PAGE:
Ted Baker’s chief executive and chairman today stepped down as the multichannel retailer warned on full-year profits and said Black Friday sales had fallen short of expectations.
The retailer, ranked Top250 in IRUK Top500 research, said that trading over the course of both November and the Black Friday period had in particular failed to meet expectations. Discounting that failed to clear stocks meant that profit margins were lower than expected – and the retailer now expects that in its full-year, to January 25 2020, profits will come in at between £5m and £10m. Both chief executive Lindsay Page and chairman David Bernstein stepped down as the profit warning was published.
In the 17 weeks to December 7, it said in a trading update today, group revenue came in at £203.8m, down by 0.3% on the same time last year. When measured on a like-for-like basis that strips out the effect of store – and business – openings and closures, were down by 3.1%. Online sales fell by 0.7% and accounted for 31% of total retail sales over the period – although in North America, sales via Ted Baker’s own site were 28.9% ahead. Retail sales of £143m were down by 5.7%, or by 4.8% LFL. Wholesale, however, saw gains. There, sales of £60.8m were up by 15.1% or 1.9% LFL.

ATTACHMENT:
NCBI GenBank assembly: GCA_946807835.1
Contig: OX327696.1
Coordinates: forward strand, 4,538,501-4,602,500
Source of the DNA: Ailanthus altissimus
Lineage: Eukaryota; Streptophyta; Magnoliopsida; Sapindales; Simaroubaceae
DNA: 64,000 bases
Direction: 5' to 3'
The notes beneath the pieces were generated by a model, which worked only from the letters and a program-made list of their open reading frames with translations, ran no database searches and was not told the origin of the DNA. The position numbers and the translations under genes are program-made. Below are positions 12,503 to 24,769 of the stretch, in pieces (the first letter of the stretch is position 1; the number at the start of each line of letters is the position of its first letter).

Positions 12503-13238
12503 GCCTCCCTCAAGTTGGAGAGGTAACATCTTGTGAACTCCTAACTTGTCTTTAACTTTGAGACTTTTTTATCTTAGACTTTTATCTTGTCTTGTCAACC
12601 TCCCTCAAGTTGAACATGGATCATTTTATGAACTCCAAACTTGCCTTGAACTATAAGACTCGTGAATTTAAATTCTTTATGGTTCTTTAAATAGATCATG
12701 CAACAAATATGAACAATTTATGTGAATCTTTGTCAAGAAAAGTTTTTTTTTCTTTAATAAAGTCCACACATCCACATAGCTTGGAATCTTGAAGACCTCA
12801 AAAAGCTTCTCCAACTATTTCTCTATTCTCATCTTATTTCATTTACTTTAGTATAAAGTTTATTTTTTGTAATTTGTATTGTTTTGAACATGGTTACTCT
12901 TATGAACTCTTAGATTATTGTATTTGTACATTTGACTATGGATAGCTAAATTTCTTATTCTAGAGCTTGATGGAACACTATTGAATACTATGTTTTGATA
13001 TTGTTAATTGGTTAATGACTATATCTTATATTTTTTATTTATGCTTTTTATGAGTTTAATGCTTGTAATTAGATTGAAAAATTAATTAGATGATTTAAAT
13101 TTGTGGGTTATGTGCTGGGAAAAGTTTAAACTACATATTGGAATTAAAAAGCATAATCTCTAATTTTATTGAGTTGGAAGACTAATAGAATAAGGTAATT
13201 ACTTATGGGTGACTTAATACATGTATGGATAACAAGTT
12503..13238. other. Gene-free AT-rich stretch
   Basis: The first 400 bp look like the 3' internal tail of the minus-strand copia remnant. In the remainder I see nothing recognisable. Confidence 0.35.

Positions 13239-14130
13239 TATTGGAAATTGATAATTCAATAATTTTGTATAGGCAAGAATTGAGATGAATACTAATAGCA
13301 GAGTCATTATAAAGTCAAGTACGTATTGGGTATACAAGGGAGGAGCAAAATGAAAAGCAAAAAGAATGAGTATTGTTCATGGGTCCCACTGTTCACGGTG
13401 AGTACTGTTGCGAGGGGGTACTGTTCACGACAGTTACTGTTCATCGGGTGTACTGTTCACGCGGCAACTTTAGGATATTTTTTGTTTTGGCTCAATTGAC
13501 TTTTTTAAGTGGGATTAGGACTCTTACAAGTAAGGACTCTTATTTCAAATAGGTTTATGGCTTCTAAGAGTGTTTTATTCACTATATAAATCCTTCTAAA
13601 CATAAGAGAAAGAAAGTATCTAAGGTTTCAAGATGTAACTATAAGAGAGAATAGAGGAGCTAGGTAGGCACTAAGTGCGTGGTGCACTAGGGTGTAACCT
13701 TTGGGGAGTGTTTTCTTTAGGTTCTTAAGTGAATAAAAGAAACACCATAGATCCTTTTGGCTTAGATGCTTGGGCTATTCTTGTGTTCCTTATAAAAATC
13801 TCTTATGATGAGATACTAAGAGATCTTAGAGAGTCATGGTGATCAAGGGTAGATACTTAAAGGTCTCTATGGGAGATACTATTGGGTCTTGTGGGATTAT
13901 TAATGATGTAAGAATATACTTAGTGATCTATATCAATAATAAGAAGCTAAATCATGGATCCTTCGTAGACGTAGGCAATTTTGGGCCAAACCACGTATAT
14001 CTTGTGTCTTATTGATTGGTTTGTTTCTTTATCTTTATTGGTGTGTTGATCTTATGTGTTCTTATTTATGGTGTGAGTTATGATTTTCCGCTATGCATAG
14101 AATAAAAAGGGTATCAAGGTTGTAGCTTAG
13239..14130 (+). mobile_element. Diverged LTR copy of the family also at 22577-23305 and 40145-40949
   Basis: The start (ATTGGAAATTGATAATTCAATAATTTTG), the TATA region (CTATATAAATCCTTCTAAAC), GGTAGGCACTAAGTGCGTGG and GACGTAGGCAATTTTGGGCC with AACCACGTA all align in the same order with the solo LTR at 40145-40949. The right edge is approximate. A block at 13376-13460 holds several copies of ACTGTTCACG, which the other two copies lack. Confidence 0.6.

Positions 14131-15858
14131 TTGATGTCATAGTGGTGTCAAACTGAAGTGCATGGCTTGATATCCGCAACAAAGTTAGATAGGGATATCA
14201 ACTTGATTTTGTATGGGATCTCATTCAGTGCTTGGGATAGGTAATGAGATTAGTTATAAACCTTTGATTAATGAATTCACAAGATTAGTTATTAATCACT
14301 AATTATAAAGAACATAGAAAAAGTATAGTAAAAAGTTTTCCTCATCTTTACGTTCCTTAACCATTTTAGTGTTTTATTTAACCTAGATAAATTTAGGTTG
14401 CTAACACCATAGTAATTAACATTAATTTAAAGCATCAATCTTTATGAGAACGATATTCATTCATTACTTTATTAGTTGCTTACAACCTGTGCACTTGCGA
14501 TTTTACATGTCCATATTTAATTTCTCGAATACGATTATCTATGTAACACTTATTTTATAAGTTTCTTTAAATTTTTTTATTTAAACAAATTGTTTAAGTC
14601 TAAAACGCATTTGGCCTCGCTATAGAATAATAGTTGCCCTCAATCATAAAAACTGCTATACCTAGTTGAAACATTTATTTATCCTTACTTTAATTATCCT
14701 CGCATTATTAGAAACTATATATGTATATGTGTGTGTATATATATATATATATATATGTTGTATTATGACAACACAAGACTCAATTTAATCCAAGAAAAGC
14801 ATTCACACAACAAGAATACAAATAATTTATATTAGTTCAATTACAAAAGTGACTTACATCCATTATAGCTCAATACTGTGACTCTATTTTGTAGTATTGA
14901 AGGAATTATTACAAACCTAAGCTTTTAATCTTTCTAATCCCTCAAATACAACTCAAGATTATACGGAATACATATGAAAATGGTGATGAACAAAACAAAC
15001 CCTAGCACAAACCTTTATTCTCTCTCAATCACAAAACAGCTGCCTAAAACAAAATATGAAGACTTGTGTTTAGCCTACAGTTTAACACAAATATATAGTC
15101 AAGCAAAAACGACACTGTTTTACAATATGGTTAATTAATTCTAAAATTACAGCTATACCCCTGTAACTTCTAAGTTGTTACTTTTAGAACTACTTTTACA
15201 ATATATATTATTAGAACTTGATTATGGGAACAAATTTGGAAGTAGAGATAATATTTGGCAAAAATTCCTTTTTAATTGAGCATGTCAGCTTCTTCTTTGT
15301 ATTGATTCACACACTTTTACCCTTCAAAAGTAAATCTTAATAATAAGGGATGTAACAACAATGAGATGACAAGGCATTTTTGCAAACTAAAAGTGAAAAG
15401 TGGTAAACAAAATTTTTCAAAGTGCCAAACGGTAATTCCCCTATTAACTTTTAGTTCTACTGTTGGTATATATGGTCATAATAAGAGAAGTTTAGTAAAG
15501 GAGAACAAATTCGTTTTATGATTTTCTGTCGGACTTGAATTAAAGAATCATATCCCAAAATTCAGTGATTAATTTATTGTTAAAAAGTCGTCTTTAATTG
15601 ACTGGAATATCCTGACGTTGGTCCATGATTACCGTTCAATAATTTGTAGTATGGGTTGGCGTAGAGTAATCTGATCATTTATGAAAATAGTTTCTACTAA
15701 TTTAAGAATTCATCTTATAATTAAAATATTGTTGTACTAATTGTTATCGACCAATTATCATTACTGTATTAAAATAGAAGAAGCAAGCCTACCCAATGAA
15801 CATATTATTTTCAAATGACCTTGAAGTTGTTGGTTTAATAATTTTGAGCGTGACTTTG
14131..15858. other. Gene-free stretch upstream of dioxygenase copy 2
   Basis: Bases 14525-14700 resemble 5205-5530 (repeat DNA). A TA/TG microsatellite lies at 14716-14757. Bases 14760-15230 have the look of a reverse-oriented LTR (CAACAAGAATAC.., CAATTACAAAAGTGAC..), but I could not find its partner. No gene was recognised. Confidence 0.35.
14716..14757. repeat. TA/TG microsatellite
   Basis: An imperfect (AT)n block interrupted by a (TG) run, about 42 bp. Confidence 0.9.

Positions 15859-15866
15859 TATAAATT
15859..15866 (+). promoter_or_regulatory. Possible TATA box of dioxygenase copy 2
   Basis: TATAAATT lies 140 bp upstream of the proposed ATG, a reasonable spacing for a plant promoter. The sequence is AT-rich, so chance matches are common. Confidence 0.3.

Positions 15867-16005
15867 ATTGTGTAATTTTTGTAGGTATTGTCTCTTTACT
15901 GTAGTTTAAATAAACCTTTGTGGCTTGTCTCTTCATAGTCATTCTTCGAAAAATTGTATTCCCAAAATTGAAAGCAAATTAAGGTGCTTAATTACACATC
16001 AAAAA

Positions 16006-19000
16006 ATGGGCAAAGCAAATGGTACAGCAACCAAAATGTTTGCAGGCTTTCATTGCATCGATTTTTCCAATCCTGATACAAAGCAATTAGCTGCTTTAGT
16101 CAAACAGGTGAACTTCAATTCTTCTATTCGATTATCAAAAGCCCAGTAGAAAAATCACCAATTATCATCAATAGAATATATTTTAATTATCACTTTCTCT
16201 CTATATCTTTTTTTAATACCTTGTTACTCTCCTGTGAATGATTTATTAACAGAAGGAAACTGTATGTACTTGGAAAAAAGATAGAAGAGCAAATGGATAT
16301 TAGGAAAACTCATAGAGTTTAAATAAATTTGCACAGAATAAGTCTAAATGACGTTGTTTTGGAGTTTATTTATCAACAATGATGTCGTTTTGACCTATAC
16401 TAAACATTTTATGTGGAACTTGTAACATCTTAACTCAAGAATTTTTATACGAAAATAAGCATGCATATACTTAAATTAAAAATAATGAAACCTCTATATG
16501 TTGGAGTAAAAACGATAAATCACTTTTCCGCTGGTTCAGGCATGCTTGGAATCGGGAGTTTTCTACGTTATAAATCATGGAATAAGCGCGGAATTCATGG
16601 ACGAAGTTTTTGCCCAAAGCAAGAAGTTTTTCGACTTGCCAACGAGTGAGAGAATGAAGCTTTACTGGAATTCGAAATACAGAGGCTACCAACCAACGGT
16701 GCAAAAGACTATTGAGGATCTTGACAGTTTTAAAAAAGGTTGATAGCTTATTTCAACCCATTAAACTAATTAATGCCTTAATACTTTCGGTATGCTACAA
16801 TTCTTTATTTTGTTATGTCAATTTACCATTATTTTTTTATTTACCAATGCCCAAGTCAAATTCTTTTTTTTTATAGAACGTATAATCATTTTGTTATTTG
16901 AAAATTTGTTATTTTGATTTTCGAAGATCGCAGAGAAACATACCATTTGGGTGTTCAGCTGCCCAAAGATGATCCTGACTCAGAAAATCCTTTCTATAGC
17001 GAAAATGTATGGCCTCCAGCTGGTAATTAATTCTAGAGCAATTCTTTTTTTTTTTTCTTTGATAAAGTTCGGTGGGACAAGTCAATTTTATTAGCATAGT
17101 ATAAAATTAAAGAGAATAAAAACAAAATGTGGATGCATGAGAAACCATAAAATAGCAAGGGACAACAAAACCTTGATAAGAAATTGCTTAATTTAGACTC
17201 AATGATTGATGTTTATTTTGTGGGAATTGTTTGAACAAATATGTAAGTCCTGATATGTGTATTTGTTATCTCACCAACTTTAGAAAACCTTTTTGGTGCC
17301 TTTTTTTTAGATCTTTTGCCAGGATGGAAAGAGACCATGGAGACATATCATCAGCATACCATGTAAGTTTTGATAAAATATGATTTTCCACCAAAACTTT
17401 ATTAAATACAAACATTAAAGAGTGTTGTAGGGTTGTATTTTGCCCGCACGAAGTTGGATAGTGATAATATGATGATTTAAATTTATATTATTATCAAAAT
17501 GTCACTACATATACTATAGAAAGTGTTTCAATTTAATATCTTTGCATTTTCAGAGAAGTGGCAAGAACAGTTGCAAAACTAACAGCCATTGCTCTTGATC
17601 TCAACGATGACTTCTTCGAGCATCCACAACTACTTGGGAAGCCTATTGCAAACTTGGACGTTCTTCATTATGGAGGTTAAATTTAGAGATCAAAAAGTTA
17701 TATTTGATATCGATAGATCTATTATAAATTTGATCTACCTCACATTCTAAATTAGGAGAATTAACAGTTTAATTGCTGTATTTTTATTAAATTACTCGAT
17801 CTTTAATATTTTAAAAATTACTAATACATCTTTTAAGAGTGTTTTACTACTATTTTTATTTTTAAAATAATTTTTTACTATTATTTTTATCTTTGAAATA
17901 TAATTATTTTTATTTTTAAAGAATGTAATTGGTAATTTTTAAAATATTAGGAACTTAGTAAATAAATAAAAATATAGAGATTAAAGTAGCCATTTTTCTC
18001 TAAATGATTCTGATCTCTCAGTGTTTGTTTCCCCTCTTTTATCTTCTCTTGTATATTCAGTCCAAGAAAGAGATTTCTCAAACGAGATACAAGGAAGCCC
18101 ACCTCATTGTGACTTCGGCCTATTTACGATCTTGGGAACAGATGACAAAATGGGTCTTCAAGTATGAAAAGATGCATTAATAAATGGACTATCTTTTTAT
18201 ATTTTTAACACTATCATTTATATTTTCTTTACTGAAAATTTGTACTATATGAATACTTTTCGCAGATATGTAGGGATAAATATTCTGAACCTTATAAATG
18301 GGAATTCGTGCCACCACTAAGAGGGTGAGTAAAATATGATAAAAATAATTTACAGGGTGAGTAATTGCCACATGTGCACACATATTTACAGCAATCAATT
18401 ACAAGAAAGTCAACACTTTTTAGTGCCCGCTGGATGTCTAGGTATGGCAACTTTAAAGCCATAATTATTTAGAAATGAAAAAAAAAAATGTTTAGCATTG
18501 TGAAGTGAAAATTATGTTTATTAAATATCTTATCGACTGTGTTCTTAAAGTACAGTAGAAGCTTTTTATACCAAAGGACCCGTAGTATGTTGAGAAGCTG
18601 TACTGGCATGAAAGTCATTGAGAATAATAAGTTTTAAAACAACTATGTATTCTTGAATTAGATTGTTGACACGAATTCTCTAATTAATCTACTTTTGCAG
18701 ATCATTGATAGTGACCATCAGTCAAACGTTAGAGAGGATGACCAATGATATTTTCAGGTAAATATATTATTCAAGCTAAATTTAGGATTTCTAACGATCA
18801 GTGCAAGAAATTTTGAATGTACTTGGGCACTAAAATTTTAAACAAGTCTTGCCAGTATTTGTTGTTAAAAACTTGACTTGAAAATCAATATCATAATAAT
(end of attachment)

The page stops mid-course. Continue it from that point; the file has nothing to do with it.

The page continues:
The retailer has hired Alix Partners to review its costs while an ongoing review of assets is going according to plan. Dividend payments have also been suspended.
In its statement, Ted Baker said: “The last 12 months has undoubtedly been the most challenging in our history, yet the Ted Baker brand remains well supported by our customers, partners and trustees and we appreciate their ongoing support.”
It said it expected trading to continue to be difficult, in a way that could affect the “key trading months” of December 2019 and January 2020.
Sharon Baylay has become Ted Baker’s acting chair, while Rachel Osborne steps up from the role of chief financial officer to become acting chief executive.
Ted Baker outgoing chief executive Lindsay Page said: “I would like to thank everyone at Ted Baker whom I have had the pleasure of working with since 1997. In particular, I am grateful for the team’s support over the last 12 months.
“I would also like to take this opportunity to thank Ray Kelvin for the opportunity he gave me 22 years ago to join this fantastic brand and help to achieve his vision of creating a truly international business. I am very proud of everything the team at Ted Baker has achieved together.
“Ted Baker continues to be a very strong global brand and I wish Rachel Osborne and the rest of the team every success in achieving further growth.”
Ted Baker’s fortunes have deteriorated since founder and chief executive Ray Kelvin left the business in March 2019, amid allegations of misconduct. In the first half of this financial year it reported a 0.7% fall in sales to £303.8m, while at the bottom line it reported a loss of £23m, after one-off costs and accounting changes. That’s down from a profit of £24.5m a year earlier.
Image courtesy of Ted Baker